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European positive psychology conference in Copenhagen: eudaimonia, Lego, morality & kayaking (third post)

Yesterday was the second full day of this "5th European conference on positive psychology".  I have already blogged about the first evening and first full day.  I didn't go in for the initial two plenary presentations on occupational psychology and on Danish society.  I spent the time reading and writing about material I'd been exposed to on the first day.  Later yesterday someone said that I'd missed a couple of excellent talks.  I probably had.  Managing one's learning at conferences like these is a real challenge.  It would be so easy to leave saying something like "Wasn't that a fantastic conference!" and then find six months later that one had taken away nothing of substance that was actually affecting one's work or how helpful one was for one's clients.  Writing this blog is a good way for me to digest better what I'm taking in.  For information about the talks I missed, see Bridget Grenville-Cleave's excellent blog

So I walked in to the conference at the first coffee break and had a chance to look at the day's poster presentations - see the detailed conference "Book of Abstracts".  Then to a symposium "What is eudaimonia, and what do we do about it?".  The abstracts book description of this symposium reads: "Eudaimonia is drawing ever-increasing attention, and yet the literature on this topic contains a multitude of differing, sometimes inconsistent, definitions and perspectives. Eudaimonia has variously been defined as a form of well-being (e.g., feelings of personal expressiveness, interest, meaning, transcendence), and/or a way of behaving (e.g., living in accordance with values, using the best in oneself, seeking personal growth, caring for entities beyond oneself, being deeply engaged, being true to oneself). Furthermore, eudaimonia has been operationalized in various ways, e.g., in terms of subjective experiences or aims vs. objective personal qualities, as a state vs. a trait, and as associated with specific activities vs. a type of motivation that can underlie any activity. The panelists in this round-table represent a cross-section of the differing views on eudaimonia, and will tackle the following questions: How should eudaimonia be defined conceptually and operationally? What problems are associated with the use of eudaimonic concepts? And what are the most important directions for future research? The panelists will present their personal views on each question and respond to the perspectives of the other panelists. Time will be reserved for questions and comments from those in attendance. The panelists are: Alan Waterman, a leading eudaimonia researcher who discusses eudaimonic well-being in terms of self-realization values and feelings of personal expressiveness. Joar Vittersø, a leading eudaimonia researcher who discusses eudaimonia in terms of feelings like interest which signify growth rather than homeostasis. Veronika Huta, who has recently published work aiming to address some limitations of the eudaimonia literature, and who discusses eudaimonia in terms of motives for activities. And Ilona Boniwell, who is developing a model which organizes and integrates various perspectives, including the cognitive, affective and volitional dimensions of eudaimonia."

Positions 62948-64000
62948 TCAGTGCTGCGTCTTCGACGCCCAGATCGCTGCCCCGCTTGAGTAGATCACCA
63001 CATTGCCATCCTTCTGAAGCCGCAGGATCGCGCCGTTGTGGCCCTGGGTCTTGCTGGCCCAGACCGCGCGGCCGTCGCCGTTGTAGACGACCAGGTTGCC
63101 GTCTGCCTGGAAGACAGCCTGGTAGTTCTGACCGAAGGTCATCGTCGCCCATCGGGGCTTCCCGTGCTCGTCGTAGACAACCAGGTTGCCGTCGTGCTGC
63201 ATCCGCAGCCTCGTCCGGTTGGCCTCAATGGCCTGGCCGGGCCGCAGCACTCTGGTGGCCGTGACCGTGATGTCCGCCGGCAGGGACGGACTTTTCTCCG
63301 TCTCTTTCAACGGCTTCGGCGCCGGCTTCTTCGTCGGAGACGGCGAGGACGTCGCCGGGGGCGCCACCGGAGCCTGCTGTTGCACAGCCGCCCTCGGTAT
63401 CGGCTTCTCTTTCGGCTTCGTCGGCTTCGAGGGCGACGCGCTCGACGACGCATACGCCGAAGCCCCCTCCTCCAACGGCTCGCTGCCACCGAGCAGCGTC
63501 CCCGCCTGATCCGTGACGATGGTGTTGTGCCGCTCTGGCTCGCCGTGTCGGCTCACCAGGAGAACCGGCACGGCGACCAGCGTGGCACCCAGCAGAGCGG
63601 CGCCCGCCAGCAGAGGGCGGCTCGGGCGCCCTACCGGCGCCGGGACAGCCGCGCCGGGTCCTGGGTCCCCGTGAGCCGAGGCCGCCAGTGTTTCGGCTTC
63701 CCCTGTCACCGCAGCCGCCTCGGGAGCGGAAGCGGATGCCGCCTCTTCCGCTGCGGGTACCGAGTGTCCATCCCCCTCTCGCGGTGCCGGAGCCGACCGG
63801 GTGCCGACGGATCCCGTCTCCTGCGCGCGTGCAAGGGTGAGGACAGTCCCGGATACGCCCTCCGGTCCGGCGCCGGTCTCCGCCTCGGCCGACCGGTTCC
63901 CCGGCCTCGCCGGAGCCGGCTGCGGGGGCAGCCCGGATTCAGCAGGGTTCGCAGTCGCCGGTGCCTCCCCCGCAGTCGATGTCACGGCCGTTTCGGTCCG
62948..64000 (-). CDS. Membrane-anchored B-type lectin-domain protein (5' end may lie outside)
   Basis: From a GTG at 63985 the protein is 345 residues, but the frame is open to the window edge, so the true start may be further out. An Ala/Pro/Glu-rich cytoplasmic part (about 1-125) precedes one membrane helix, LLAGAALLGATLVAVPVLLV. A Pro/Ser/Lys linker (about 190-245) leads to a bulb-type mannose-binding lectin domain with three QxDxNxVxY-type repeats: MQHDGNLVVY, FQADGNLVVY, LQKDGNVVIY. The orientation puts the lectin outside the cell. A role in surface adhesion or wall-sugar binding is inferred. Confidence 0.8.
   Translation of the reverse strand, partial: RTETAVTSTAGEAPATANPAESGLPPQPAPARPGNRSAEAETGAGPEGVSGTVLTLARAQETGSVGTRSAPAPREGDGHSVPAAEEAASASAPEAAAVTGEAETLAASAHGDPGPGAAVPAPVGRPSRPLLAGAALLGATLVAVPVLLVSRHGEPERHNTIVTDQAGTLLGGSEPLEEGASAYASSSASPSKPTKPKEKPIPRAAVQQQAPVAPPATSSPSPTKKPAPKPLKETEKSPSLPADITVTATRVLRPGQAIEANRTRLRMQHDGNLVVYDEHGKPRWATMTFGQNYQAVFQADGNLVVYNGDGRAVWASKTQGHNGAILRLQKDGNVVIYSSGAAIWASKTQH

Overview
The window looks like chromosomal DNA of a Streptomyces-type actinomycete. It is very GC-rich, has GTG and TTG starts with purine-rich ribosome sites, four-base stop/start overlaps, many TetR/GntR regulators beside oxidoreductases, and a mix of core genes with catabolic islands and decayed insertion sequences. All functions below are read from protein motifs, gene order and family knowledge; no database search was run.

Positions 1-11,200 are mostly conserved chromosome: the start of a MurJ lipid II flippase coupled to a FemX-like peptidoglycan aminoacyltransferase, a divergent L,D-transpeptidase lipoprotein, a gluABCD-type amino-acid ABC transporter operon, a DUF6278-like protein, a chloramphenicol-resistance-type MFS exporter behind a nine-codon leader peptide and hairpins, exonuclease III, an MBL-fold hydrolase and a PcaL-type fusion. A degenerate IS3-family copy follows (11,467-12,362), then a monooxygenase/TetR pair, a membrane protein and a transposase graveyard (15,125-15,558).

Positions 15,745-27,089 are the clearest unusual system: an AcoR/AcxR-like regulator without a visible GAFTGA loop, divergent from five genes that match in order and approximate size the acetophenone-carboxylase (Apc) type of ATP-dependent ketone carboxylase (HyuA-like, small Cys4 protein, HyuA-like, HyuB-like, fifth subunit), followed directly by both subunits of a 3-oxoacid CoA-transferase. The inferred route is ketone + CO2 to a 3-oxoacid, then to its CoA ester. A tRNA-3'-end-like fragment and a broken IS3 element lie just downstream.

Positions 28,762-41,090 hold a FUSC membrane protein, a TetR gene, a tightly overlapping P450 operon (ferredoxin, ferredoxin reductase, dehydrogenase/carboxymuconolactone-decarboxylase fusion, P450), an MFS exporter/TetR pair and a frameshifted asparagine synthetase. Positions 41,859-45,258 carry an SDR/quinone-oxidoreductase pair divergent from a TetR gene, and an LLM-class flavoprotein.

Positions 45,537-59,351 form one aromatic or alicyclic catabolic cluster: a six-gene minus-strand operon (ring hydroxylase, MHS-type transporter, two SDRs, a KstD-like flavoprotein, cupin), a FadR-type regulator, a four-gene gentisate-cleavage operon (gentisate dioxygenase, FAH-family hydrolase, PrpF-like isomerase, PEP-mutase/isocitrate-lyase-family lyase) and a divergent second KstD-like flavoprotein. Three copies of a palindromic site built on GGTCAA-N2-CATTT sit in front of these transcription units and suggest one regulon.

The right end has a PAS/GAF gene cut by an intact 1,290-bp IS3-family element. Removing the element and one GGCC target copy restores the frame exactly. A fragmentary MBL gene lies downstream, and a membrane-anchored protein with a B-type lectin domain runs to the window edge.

I found attending this symposium fascinating and helpful.  Sadly Ilona Boniwell didn't make it, so we just had three presenters.  There was more than enough material though.  Eudaimonia is often contrasted with hedonism.  Hedonism tends to be a more familiar concept to people.  As Wikipedia puts it "The basic idea behind hedonistic thought is that pleasure is the only thing that has intrinsic value. This is often used as a justification for evaluating actions in terms of how much pleasure and how little pain (i.e. suffering) they produce. In very simple terms, a hedonist strives to maximize this net pleasure (pleasure minus pain)".   In contrast eudaimonia probably translates best as "flourishing".  Apparently it derives from the word "eu" meaning "good" or "well being" and the word "daimon" meaning "spirit" or "minor deity" (and used by extension to mean one's lot or fortune).  So an over-simplified view might be that hedonism is all about maximising pleasure & minimising pain, while eudaimonism is all about flourishing through devoting oneself to living the "best one can be".  As Oscar Wilde put it though "The truth is rarely pure and never simple".  The Wikipedia article on eudaimonia helps to clarify this - pointing out, for example, that Epicurus (a key hedonistic philosopher) argued that to best maximise pleasure & minimise pain one should in fact lead an eudaimonistic life!  Interestingly modern research tends to support this view.  See for example my blog post "Ways to happiness and life satisfaction"Also interestingly - especially as much hedonistic philosophy focuses on reducing pain as much as or more than maximising pleasure - one could argue that Buddhism with its focus on reducing suffering, has parallels with hedonistic ideas!  Hah, there's a potentially unpopular thought - Buddha and Epicurus as fellow-thinkers highlighting the value of eudamonia as a skilful way of promoting hedonism.